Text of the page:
• In the North East, every local authority healthy life expectancy estimate is below UK average for men (62.9 years) and women (63.3 years). Within the region, male life expectancy at birth is highest in Newcastle (61.0 years), while the highest for females is in Darlington (62.1 years).

  • Scotland has the highest within region inequality in healthy life expectancy at birth for men, at 15.2 years, and women, at 18.7 years. In contrast, the North East (where healthy life expectancy is lower in general) has the lowest for men, at 4.0 years, and women, at 5.3 years. 

This chart shows healthy life expectancy at birth, in years, for each local authority in the UK. Healthy life expectancy measures the number of years an individual is expected to live in good health, based on period life expectancy and a measure of self-rated health. The size of the bubble reflects the size of the population in that area, with larger bubbles reflecting larger populations.  

  • In the East Midlands, North West, and Yorkshire and The Humber at least two-thirds of local authorities in the region have female local authority healthy life expectancy estimates below the UK average. In the North East, female healthy life expectancy at birth is lower than the UK average (63.3 years) in every local authority, ranging from the highest in Darlington (62.1 years) to Stockton on Tees (56.8 years).  

  • In Yorkshire and The Humber four-fifths of local authorities in the region had male local authority healthy life expectancy estimates below the UK average. In the North East, male healthy life expectancy is lower than the UK average (62.9 years) in every local authority, ranging from the highest in Newcastle (61.0 years) to the lowest in Hartlepool (57.0 years).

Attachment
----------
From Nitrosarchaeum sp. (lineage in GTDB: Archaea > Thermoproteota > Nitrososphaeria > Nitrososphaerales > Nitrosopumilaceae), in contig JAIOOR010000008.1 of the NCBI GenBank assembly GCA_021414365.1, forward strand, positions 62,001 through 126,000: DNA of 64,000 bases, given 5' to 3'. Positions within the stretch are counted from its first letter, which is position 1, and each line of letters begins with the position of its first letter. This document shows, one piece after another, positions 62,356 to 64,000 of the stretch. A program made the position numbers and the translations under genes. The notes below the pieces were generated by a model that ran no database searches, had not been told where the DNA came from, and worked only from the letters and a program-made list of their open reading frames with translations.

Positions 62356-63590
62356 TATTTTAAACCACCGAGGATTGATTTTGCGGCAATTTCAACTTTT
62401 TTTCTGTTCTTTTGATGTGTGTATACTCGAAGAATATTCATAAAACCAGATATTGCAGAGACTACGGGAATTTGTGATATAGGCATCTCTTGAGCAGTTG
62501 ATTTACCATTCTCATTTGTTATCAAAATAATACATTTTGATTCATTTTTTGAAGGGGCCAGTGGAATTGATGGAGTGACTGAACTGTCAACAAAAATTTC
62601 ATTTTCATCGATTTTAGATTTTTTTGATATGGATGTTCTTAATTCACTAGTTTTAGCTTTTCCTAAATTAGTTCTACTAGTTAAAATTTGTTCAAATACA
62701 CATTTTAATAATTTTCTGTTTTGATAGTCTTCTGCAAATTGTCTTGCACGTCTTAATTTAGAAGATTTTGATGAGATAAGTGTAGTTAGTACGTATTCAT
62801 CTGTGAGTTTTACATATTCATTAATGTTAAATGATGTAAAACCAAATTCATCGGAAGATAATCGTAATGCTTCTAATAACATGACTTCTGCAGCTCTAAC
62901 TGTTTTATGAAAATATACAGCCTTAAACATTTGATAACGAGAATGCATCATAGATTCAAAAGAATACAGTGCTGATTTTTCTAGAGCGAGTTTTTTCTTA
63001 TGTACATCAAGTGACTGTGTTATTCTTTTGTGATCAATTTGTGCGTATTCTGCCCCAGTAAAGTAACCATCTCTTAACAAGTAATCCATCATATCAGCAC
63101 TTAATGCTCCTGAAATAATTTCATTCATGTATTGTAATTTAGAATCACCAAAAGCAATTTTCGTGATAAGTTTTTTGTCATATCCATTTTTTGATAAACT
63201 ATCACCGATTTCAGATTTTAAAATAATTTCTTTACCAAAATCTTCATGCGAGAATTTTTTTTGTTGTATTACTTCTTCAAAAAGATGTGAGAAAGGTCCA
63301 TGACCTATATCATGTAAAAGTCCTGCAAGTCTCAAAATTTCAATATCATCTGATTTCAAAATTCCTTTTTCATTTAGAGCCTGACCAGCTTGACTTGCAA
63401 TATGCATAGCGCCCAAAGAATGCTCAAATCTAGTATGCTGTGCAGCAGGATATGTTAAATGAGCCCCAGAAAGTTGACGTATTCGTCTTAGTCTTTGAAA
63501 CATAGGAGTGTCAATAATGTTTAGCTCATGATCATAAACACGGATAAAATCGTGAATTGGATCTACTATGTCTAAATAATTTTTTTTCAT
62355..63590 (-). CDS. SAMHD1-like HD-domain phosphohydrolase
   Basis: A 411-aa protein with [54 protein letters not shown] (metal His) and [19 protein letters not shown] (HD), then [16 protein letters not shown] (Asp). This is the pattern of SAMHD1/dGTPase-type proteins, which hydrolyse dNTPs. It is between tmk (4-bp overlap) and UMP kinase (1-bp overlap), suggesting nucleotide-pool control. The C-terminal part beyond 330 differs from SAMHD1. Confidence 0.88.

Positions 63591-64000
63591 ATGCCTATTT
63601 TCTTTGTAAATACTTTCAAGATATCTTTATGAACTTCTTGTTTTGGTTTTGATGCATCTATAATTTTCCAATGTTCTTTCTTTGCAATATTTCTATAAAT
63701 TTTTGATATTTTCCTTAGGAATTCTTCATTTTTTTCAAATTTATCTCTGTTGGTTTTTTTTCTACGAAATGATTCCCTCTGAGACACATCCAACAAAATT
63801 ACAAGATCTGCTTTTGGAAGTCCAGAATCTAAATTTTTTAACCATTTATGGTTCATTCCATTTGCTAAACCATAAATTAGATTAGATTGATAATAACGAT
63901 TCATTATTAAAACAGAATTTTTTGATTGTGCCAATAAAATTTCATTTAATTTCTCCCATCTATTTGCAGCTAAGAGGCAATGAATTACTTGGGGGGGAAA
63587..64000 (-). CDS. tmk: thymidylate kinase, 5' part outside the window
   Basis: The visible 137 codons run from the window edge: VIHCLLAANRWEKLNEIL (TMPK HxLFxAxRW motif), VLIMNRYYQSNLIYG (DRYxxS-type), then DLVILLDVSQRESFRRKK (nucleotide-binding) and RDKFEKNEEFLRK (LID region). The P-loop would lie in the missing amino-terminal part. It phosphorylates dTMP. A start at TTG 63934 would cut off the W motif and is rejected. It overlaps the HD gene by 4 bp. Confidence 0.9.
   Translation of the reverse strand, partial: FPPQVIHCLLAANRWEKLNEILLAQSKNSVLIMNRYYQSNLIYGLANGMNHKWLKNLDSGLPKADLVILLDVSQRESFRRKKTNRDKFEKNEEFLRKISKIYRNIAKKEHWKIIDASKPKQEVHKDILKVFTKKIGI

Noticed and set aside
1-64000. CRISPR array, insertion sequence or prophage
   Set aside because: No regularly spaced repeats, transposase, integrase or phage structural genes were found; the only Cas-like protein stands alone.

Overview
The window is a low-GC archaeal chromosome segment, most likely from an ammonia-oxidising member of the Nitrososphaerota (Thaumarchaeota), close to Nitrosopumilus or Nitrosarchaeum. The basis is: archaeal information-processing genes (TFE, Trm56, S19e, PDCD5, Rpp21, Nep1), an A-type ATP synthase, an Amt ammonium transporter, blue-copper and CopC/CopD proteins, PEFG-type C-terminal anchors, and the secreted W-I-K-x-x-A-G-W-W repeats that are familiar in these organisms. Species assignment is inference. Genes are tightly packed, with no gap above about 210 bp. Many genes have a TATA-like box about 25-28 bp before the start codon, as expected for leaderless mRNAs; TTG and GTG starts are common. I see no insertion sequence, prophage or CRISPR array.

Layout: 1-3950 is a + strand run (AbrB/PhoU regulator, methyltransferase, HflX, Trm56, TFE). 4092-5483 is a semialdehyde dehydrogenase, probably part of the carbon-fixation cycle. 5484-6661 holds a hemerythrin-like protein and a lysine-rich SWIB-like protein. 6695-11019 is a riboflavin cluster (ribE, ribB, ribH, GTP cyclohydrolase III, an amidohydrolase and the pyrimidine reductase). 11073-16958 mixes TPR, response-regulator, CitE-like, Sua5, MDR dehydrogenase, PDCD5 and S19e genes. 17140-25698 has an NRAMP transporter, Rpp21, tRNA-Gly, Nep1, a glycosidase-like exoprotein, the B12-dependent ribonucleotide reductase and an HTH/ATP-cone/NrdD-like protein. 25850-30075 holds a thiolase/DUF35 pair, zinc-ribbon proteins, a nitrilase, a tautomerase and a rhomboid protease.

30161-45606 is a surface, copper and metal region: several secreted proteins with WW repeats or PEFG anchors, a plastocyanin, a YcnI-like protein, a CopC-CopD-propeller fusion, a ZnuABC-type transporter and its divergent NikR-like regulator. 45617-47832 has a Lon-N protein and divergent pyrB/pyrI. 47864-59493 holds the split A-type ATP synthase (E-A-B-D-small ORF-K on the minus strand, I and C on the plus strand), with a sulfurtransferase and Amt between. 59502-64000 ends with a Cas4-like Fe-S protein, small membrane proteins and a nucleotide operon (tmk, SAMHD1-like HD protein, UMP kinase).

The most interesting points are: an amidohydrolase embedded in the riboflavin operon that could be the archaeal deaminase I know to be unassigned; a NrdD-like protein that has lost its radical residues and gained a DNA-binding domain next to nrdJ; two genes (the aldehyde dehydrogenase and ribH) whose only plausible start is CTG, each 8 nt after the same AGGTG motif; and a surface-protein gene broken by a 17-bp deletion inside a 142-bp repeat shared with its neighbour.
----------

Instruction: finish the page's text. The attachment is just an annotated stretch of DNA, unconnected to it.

• As healthy life expectancy is lower in general in the North East, it has the lowest within region inequality in healthy life expectancy at birth for men, at 4.0 years, and women, at 5.3 years.  

  • Scotland has the highest within region inequality in healthy life expectancy at birth. For women in Scotland, the difference between the highest and lowest local authority estimates of healthy life expectancy at birth is 18.7 years, ranging from 56.3 years in North Ayrshire to 75.0 years in the Orkney Islands. For men, the difference is 15.2 years, ranging from 54.6 years in Glasgow City to 69.8 in East Dunbartonshire. 

There is a wide range in healthy life expectancy at birth at local authority level, highlighting the health inequality that exists within the UK and within regions of the UK. The UK government has acknowledged the need to ‘level up health’ and the importance of health to economic prosperity. There is a need for a whole government strategy to improve health and health equity, with a focus on the wider factors – beyond health care and social care – that influence our health.

  • This analysis uses period life expectancy: the average number of additional years a person would live if they experienced the age-specific mortality rates of the given area and time period for the rest of their life. 

  • Healthy life expectancy measures the number of years an individual is expected to live in good health, based on period life expectancy and a measure of self-rated health. 

  • In this instance, self-rated health is a measure of health from the Annual Population Survey, adjusted by Census data, on a five-point scale from ‘very good’ to ‘very bad’. Other options include ‘good’, ‘fair’ and ‘bad’. Good health relates to people reporting their health as ‘very good’ or ‘good’. 

  • Figures for healthy life expectancy at birth use single-tier Unitary authority estimates, and upper tier local authorities (such as County councils) estimates where these exist. 

  • The size of the bubble represents the total population in the local authority as measured by the mid-year population estimates for 2020 from the Office for National Statistics.

Source: Office for National Statistics, Health state life expectancies, UK: 2017 to 2019 

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